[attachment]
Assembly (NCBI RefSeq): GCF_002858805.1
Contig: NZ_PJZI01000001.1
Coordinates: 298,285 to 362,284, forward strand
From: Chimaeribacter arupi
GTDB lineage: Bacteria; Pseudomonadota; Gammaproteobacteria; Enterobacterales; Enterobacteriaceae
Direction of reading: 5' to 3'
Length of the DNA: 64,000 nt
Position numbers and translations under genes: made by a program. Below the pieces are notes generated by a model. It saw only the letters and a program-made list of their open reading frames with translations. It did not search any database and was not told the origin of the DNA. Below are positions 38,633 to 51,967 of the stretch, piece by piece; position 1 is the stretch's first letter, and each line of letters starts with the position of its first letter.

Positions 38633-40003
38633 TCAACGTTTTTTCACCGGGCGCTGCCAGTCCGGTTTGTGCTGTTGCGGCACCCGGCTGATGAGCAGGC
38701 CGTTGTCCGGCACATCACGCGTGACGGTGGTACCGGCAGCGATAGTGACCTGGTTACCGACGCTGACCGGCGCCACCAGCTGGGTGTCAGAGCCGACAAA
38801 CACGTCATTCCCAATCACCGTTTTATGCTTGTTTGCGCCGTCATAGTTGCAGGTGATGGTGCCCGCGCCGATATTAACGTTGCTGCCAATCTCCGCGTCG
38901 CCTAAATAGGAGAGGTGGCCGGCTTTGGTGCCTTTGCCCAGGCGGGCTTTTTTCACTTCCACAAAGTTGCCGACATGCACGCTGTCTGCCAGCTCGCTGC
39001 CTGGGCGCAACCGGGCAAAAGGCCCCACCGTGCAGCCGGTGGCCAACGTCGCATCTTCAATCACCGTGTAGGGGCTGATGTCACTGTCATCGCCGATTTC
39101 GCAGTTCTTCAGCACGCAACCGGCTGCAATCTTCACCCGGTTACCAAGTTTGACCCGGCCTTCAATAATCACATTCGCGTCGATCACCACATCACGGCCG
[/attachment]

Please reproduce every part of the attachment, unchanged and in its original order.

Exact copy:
Assembly (NCBI RefSeq): GCF_002858805.1
Contig: NZ_PJZI01000001.1
Coordinates: 298,285 to 362,284, forward strand
From: Chimaeribacter arupi
GTDB lineage: Bacteria; Pseudomonadota; Gammaproteobacteria; Enterobacterales; Enterobacteriaceae
Direction of reading: 5' to 3'
Length of the DNA: 64,000 nt
Position numbers and translations under genes: made by a program. Below the pieces are notes generated by a model. It saw only the letters and a program-made list of their open reading frames with translations. It did not search any database and was not told the origin of the DNA. Below are positions 38,633 to 51,967 of the stretch, piece by piece; position 1 is the stretch's first letter, and each line of letters starts with the position of its first letter.

Positions 38633-40003
38633 TCAACGTTTTTTCACCGGGCGCTGCCAGTCCGGTTTGTGCTGTTGCGGCACCCGGCTGATGAGCAGGC
38701 CGTTGTCCGGCACATCACGCGTGACGGTGGTACCGGCAGCGATAGTGACCTGGTTACCGACGCTGACCGGCGCCACCAGCTGGGTGTCAGAGCCGACAAA
38801 CACGTCATTCCCAATCACCGTTTTATGCTTGTTTGCGCCGTCATAGTTGCAGGTGATGGTGCCCGCGCCGATATTAACGTTGCTGCCAATCTCCGCGTCG
38901 CCTAAATAGGAGAGGTGGCCGGCTTTGGTGCCTTTGCCCAGGCGGGCTTTTTTCACTTCCACAAAGTTGCCGACATGCACGCTGTCTGCCAGCTCGCTGC
39001 CTGGGCGCAACCGGGCAAAAGGCCCCACCGTGCAGCCGGTGGCCAACGTCGCATCTTCAATCACCGTGTAGGGGCTGATGTCACTGTCATCGCCGATTTC
39101 GCAGTTCTTCAGCACGCAACCGGCTGCAATCTTCACCCGGTTACCAAGTTTGACCCGGCCTTCAATAATCACATTCGCGTCGATCACCACATCACGGCCG